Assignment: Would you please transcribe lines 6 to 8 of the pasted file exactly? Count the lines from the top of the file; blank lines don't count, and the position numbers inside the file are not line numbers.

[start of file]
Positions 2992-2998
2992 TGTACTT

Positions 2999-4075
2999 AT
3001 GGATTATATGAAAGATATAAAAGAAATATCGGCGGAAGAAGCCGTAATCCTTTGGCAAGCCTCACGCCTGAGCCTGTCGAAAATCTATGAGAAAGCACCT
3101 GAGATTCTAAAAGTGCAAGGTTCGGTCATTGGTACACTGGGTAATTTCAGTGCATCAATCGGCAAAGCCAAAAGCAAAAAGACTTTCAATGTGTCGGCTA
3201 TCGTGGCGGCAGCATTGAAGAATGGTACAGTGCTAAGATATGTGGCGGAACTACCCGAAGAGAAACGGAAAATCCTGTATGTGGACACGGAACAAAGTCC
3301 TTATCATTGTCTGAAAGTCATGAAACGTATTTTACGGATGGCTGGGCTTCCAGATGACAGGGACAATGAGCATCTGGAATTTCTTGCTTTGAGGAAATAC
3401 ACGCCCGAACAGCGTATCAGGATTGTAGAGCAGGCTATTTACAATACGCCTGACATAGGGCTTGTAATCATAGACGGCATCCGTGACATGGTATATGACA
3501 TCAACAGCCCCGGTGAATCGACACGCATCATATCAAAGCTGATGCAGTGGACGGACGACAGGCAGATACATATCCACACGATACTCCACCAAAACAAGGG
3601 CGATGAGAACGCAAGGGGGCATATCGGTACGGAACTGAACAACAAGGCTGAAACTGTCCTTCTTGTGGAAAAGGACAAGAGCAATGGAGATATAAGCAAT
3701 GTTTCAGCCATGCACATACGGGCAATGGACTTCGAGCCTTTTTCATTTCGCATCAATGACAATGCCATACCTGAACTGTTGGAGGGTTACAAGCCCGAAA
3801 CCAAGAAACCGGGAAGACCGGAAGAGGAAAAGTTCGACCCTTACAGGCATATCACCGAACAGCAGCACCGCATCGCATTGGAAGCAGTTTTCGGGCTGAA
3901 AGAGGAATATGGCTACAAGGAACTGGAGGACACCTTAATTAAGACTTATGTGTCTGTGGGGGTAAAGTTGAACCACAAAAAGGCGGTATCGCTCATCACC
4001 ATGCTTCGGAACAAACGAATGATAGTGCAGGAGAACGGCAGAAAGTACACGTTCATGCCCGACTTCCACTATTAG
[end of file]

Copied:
3101 GAGATTCTAAAAGTGCAAGGTTCGGTCATTGGTACACTGGGTAATTTCAGTGCATCAATCGGCAAAGCCAAAAGCAAAAAGACTTTCAATGTGTCGGCTA
3201 TCGTGGCGGCAGCATTGAAGAATGGTACAGTGCTAAGATATGTGGCGGAACTACCCGAAGAGAAACGGAAAATCCTGTATGTGGACACGGAACAAAGTCC
3301 TTATCATTGTCTGAAAGTCATGAAACGTATTTTACGGATGGCTGGGCTTCCAGATGACAGGGACAATGAGCATCTGGAATTTCTTGCTTTGAGGAAATAC